Research done in TrialNet showed that people who received TZIELD had an average of 2 more years before the onset of clinical T1D (Stage 3 T1D) compared to those who did not receive TZIELD. Additionally, more people who were given TZIELD had not been diagnosed with Stage 3 T1D by the end of the study compared with people who did not receive TZIELD. TZIELD is given as an intravenous (IV) infusion once a day, every day, for 14 days. TZIELD is an anti-CD3 monoclonal antibody that may work by changing the phenotype of activated T-cells. Evaluation for Tzield treatment can take place at the Barbara Davis Center Early T1D Clinic in Aurora, CO, or in several other locations throughout the United States that may be closer to you.

WHY screen
providers tzield anchor

 HOW do I screen  my patients for pre-symptomatic T1D?

There is only one set of markers in the blood — islet autoantibodies: GADA, IA-2A, insulin antibody, ZnT8A, ICA — that are associated with the development of type 1 diabetes (T1D). Clinical, consumer and research labs measure T1D associated antibodies (and/or celiac antibodies), and there are several screening programs available in the United States.

To determine the best way to screen your patient for T1D risk, please email us at or call 303-724-1212. We will guide you through choosing the screening lab or program listed below that is the best fit for your patient. Or if your patient has already been screened and you would like help determining the next steps, please email or call, and a member of ASK the Experts will reach out to you.

VIEW / DOWNLOAD (PDF) Chart of U.S.-based Screening Programs/Laboratories

HOW do I screen

 WHAT are the stages  of Type 1 Diabetes?


  2h-PG = 2-hour plasma glucose  /  FPG = fasting plasma glucose  /  RPG = random plasma glucose

ADA Standards of Medical Care in Diabetes: In absence of unequivocal hyperglycemia,
  diagnosis requires 2 abnormal test results from same or separate samples

** TZIELD Treatment: Potential eligible patients are those who are 8 years or older with stage 2 T1D

Stages of T1D

Result: Screened  POSITIVE  

Upon receiving a positive screening for your patient, please check a blood glucose level and a hemoglobin A1c to determine glycemic status and rule out a diagnosis of diabetes.


A positive screening test NEEDS TO BE CONFIRMED by measuring all four T1D-associated antibodies (GAD-65 antibody, IA-2 antibody, insulin antibody, ZnT8 antibody). These antibodies should be measured from serum in a CLIA-approved reference laboratory. Ideally, the lab should be an active participant in the Islet Autoantibody Standardization program.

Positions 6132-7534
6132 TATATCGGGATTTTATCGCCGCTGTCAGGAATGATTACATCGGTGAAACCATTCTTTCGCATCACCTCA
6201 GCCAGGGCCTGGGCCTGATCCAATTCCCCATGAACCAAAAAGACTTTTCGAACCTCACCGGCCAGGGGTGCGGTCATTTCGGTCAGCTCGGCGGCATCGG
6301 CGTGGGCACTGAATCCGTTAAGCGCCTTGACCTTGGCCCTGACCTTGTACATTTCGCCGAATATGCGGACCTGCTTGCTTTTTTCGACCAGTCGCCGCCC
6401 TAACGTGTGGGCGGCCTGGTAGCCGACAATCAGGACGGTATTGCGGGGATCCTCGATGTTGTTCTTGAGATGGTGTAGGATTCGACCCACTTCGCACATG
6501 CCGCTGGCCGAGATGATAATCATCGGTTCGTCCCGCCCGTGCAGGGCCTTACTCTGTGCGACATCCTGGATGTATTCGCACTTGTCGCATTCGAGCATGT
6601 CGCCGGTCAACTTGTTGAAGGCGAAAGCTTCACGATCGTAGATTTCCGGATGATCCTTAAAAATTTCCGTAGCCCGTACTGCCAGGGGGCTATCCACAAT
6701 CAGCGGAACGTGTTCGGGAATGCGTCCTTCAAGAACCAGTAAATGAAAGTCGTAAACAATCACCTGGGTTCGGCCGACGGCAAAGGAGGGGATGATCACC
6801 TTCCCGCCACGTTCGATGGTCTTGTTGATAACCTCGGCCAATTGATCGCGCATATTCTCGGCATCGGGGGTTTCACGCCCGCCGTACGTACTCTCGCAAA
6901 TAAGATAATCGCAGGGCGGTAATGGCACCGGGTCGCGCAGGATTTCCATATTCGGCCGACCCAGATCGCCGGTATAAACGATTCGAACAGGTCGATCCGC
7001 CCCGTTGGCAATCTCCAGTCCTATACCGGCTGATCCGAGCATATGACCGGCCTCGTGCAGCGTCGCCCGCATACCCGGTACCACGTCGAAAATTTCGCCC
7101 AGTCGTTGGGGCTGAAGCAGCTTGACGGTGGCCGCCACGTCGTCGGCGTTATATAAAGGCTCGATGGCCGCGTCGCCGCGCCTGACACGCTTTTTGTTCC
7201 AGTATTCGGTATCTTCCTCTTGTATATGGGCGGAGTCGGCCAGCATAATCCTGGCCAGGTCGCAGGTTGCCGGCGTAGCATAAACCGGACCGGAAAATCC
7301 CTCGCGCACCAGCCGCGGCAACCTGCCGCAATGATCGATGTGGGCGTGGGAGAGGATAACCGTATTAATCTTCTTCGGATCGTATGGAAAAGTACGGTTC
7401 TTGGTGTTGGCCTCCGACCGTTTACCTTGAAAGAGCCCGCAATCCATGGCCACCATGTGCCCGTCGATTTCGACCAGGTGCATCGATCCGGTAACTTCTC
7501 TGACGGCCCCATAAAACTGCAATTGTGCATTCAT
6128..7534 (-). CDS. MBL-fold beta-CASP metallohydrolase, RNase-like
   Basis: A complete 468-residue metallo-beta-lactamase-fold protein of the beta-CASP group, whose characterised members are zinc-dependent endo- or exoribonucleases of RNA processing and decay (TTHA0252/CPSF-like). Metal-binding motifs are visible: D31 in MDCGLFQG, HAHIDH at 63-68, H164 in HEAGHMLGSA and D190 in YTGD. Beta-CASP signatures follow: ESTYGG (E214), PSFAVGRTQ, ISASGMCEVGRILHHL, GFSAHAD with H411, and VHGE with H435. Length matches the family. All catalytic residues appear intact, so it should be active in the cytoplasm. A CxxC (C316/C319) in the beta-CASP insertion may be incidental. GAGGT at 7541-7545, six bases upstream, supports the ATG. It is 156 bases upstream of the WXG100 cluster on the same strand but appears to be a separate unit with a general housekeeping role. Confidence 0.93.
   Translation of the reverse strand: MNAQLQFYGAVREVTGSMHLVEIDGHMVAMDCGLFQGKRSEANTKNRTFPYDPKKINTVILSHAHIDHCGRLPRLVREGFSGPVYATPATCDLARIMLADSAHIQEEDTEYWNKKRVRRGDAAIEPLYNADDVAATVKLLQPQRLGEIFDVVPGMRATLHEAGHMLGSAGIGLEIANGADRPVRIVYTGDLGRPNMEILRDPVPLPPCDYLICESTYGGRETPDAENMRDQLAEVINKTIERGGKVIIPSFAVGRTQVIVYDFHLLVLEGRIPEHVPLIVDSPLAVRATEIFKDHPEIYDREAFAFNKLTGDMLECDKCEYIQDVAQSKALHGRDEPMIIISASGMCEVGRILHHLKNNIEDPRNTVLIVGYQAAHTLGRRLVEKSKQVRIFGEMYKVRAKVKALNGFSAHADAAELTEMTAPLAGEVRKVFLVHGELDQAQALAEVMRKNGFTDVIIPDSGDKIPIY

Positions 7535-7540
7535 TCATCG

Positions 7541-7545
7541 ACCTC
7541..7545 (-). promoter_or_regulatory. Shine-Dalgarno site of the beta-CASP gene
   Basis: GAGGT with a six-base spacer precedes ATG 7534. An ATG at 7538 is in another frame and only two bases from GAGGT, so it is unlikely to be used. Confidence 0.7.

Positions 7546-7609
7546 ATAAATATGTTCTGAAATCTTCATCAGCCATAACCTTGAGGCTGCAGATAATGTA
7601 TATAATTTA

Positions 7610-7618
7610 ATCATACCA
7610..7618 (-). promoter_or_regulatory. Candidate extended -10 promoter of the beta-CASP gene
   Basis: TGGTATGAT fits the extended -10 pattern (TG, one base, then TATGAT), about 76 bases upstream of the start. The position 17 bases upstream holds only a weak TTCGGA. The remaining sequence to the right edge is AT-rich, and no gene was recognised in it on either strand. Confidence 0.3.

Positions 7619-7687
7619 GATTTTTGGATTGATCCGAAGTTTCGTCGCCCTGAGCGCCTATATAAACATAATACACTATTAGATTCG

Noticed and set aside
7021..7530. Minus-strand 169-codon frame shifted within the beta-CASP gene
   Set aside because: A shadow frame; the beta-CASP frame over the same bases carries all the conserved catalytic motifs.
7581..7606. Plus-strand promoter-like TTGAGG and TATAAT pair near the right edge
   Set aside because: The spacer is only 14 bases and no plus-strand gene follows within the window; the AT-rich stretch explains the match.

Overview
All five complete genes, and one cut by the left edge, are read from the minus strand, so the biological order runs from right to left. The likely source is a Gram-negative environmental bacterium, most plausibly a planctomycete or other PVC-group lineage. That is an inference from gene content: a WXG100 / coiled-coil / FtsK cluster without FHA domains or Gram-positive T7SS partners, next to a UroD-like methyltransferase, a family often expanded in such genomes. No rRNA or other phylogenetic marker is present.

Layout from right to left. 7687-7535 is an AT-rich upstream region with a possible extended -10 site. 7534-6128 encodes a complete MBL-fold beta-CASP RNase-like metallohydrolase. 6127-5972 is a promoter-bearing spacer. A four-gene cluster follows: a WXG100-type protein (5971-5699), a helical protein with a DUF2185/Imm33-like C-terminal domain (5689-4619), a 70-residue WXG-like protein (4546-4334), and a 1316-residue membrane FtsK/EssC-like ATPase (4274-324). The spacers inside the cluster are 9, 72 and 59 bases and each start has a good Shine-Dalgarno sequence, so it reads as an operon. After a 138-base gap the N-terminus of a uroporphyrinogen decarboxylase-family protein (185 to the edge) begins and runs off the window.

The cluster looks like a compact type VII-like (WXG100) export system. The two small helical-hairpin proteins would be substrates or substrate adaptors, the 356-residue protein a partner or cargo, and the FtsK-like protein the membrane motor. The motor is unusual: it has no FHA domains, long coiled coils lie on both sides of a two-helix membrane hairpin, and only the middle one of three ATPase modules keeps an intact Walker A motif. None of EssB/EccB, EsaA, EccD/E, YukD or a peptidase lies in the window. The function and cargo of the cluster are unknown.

If you need help determining how or where to order a confirmation blood test for type 1 diabetes associated antibodies, please provide your name, phone number and email address below.


If your patient screened POSITIVE, and confirmed POSITIVE,
your patient should be monitored for progression to type 1 diabetes.


Please provide your name, phone number and email address — and an Ask the Experts team member will contact you to help determine the best way to care for your patient and provide helpful resources.


We aspire to build a network of “Local Experts”. If you want to partner with ASK the Experts so that we can refer patients with early T1D in your area to you for education and metabolic monitoring, please check the box below.


Result: Screened  NEGATIVE  

A negative antibody result does not mean that a person will never develop type 1 diabetes. The autoimmune process of type 1 diabetes can occur at anytime during a person's life. Annual re-screening is recommended or sooner if the person develops type 1 diabetes symptoms. Screening for antibodies at regular intervals that align with standard well child visits that occur at 1-3y/o, 4-6y/o, 9-11y/o may improve feasibility.**

    of autoimmunity;

  • FAMILY HISTORY of autoimmune disease


  • ​If annual screening isn't available, screening between the ages of 1-3 years, 4-6 years and 9-11 years will increase the chances of detecting type 1 diabetes during childhood and adolescence.**

  • Repeat at ANY age if symptoms of type 1 diabetes appear (also check glucose level and HbA1c)

    of autoimmunity;


    of autoimmune disease

For AGE <15yrs:

  • Repeat at least once to improve the sensitivity of detecting T1D. The optimal age to rescreen is generally 1-3 years, 4-6 years of life and, if negative, 9-11 years of life.**